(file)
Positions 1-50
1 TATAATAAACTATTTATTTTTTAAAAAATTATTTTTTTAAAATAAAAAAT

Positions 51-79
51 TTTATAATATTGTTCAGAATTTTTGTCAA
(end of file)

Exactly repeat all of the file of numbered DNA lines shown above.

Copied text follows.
Positions 1-50
1 TATAATAAACTATTTATTTTTTAAAAAATTATTTTTTTAAAATAAAAAAT

Positions 51-79
51 TTTATAATATTGTTCAGAATTTTTGTCAA